Compliance See adherence

compound Q A substance (also called GLQ223) whose active ingredient is a protein called tri-cosanthin, extracted from the root tuber of a Chinese cucumber, Trichosanthes kirilowii. It is used in China to induce abortions and to treat ectopic pregnancy, hydatidiform moles, and a type of cancer, choriocarcinoma. In China there are three different grades of trichosanthin prepared for injection: crude extract, purified extract, and crystallized, the highest purity. only the crystallized form can be used safely; the others cause severe side effects.

In late 1988 and early 1989 compound Q generated enormous public and scientific interest, and was touted as an important treatment to watch. In April 1989 there was widespread publicity about a severe adverse reaction to an injected bogus "compound Q," apparently homemade from roots obtained from a health food store. It was also reported that some health food stores were exploiting the situation by promoting a dried root or extract that, they suggested, contained compound Q. The public was warned that the root also contains lectins, which are poisonous when injected (they cause blood cells to clump together, potentially causing heart attacks or strokes). Moreover, compound Q is almost certainly destroyed by drying, so the dried root available in health food stores does not contain the active ingredient anyway.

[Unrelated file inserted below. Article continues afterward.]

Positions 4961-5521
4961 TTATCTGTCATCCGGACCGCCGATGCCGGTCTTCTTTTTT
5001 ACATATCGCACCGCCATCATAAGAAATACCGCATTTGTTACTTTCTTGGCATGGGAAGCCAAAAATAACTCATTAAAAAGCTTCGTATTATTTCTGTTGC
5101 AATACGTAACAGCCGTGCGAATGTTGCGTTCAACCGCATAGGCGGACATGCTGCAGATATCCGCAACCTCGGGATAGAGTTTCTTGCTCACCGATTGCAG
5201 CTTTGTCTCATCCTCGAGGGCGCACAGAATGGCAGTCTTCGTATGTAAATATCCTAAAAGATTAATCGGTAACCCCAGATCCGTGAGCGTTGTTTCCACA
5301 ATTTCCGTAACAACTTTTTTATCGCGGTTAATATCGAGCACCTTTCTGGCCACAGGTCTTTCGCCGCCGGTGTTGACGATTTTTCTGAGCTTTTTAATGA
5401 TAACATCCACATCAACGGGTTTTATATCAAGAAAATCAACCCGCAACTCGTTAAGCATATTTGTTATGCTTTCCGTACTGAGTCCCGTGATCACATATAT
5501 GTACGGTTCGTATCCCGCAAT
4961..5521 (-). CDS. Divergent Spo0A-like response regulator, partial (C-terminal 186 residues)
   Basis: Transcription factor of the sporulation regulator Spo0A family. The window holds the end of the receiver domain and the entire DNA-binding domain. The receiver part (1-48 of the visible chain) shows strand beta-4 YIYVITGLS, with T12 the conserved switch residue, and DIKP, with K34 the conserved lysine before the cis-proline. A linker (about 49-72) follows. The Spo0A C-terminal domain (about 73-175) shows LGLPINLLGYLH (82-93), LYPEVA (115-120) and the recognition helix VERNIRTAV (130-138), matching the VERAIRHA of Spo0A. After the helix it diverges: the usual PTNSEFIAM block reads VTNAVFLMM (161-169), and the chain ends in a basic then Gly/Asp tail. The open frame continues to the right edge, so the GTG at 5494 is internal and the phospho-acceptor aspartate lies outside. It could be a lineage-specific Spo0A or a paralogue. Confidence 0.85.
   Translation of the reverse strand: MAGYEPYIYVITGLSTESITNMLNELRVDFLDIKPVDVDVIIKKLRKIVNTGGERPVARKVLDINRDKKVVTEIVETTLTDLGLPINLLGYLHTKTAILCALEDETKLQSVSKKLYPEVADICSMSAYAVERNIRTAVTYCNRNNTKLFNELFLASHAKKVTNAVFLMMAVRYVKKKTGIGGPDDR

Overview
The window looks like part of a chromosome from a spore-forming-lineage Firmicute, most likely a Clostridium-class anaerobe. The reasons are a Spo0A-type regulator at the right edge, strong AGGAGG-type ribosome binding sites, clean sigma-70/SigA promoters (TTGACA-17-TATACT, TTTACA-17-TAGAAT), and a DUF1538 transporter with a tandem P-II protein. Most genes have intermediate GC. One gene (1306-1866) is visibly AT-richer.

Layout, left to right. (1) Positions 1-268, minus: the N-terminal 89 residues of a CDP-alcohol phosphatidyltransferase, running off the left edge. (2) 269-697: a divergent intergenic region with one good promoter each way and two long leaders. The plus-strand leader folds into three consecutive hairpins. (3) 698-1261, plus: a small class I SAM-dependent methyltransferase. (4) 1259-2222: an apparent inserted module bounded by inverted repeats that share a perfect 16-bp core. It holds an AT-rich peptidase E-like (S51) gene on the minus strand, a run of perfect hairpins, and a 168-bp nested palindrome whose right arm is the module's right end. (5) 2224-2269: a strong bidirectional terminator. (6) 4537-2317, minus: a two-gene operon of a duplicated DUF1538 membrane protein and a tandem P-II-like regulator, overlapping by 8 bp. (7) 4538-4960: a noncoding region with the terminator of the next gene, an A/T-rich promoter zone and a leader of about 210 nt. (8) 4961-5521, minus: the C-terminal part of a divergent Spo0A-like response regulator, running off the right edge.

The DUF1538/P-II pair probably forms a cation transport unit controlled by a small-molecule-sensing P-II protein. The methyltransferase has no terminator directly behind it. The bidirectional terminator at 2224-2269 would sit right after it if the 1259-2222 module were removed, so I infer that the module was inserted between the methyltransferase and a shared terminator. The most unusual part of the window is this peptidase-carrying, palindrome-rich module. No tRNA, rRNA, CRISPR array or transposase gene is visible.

A potential benefit of compound Q is that tri-chosanthin, unlike other treatments, kills HIV-infected cells; thus it has the potential to reduce the total amount of infection and not just slow its spread. physicians and researchers continue to be concerned about toxicity, however. Two kinds have been found. One appears to be dose-related and the other seems to depend on the condition of the patient. Clearly not enough is known to determine the most beneficial use of this substance, or to predict its value as a treatment.

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